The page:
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Question by thunderdog512. Uploaded on March 10, 2010
I like the 22-250. It's a very good overall gun for what you listed.
You can't go wrong with a .223 or .22-250 for the species you mention.
22-250 243 or ol reliable 223
My vote goes to the .243 Win., esp. if you are going to be taking long shots at coyotes.
22-250 is my #1 choice. If wind is going to be a problem and taking longer shots, then the 25-06 will telegraph on out there allot better than the other smaller diameter bullets. Whats nice about the 25-06, it has the advantages of the 22-250 and doubles as a mighty fine deer rifle!
Coyotes, fox and ground hogs? .22-250 is best overall out to 300 yds. If deer were to be included, I'd vote for a .25-06.
i agree with most above,22-250 or 223,also like to add 6mm to the mix.
22-250 or a 223 both great flat shooting guns.
There's a reason why most of the answers you'll receive will recommend the .223 or .22-250; they're excellent choices and .22 centerfire cartridges will stretch your reloading dollar. My preference? You'll find rifles for both cartridges on my profile, and I'd have great difficulty choosing my preference between these two rounds so the rifles I own are configured differently (lightweight and heavy-barreled rifles) and I let the conditions choose the rifle & cartridge combination.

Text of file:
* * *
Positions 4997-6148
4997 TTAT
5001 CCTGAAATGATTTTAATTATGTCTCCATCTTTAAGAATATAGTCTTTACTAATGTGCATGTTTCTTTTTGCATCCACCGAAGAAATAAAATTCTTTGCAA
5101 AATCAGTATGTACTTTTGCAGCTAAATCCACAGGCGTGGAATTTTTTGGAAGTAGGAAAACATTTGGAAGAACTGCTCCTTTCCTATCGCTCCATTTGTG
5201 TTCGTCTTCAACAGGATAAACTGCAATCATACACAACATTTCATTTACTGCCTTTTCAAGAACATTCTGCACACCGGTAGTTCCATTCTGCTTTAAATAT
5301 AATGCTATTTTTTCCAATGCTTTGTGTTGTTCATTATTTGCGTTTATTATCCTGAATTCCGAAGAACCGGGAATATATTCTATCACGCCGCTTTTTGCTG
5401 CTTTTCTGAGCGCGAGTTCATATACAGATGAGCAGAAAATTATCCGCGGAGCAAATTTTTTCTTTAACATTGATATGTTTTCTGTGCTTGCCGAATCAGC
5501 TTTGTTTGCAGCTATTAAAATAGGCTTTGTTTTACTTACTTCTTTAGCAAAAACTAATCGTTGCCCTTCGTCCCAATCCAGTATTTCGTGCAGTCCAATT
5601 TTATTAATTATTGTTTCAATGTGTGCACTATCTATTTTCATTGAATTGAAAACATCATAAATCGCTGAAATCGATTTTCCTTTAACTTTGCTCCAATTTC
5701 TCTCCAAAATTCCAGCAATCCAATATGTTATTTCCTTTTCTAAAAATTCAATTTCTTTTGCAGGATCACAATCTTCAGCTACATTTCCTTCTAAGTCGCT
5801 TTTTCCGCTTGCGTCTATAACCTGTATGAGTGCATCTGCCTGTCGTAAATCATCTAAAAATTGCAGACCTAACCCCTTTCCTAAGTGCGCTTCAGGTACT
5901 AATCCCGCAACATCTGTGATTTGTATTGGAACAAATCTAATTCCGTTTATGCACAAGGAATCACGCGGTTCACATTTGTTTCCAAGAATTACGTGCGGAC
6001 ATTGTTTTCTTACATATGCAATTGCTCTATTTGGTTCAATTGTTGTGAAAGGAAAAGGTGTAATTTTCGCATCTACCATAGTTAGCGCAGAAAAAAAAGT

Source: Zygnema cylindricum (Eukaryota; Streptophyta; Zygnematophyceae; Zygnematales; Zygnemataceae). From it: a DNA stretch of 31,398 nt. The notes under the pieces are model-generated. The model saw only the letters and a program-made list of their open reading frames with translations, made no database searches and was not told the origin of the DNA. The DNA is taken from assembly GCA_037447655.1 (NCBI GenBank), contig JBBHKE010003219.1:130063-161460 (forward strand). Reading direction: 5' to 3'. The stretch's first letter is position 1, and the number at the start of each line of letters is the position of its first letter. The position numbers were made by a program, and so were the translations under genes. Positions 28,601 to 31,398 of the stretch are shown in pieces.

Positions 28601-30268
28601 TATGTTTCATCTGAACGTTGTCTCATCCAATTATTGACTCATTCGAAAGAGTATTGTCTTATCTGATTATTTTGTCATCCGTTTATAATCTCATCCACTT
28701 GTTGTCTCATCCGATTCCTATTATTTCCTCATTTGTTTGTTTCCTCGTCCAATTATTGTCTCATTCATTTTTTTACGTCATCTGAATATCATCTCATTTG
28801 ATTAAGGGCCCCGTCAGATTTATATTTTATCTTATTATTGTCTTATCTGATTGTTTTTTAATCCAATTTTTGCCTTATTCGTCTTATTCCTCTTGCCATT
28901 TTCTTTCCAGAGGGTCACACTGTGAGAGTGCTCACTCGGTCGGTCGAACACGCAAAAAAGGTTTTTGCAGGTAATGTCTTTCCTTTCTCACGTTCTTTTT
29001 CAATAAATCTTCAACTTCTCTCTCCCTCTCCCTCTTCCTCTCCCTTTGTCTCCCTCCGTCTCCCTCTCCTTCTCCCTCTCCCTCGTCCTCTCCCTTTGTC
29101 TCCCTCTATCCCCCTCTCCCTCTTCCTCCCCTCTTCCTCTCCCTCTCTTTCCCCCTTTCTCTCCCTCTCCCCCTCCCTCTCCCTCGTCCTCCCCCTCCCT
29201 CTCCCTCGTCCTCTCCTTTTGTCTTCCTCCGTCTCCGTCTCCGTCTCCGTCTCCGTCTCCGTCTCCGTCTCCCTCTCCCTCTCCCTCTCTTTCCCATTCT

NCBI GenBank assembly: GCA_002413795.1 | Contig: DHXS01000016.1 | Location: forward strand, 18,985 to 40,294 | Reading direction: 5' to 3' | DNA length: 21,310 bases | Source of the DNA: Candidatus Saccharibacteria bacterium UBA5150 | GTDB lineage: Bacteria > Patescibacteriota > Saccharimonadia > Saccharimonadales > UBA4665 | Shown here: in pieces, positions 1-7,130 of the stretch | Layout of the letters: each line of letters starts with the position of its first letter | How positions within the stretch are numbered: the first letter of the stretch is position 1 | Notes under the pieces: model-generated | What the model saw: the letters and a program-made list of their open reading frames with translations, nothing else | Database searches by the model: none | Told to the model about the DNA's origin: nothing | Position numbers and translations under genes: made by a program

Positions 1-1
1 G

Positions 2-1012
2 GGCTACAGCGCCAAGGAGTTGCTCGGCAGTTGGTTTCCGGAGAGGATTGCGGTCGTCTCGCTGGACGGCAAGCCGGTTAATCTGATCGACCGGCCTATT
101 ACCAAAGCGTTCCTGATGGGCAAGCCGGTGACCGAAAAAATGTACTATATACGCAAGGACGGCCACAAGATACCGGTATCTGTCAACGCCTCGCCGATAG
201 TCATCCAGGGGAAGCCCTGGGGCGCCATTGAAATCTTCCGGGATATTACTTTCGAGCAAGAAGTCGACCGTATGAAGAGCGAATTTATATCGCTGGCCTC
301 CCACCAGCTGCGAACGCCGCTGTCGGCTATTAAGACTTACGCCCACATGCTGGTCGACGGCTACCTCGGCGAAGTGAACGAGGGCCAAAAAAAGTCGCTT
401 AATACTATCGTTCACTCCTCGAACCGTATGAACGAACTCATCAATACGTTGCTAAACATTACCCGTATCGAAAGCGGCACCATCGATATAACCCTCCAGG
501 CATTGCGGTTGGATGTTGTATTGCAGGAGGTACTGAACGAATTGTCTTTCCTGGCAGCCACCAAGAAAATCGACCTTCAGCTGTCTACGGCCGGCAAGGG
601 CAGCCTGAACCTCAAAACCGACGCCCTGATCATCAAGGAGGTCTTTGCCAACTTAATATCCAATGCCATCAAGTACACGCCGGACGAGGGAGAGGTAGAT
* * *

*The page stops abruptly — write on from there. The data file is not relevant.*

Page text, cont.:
I have used both a .22-250 and a 6mm and both shoot very well. But I also have a buddy who is getting the a new .223 and I have heard its a great caliber to. If you are wanting to save the pelts look more at the .22-250 and .223.
.220 Swift, nothing better.
22-250 any caliber you wish, for larger game if you only plan on one gun 270. Ol' Cactus Jack did well with his!
I have every caliber mentioned so far and they all will suit your purpose. Price of ammo might be a factor, especially if you do not handload.
My first 2 choices would be
22-250 or 243. 243 you could use for deer too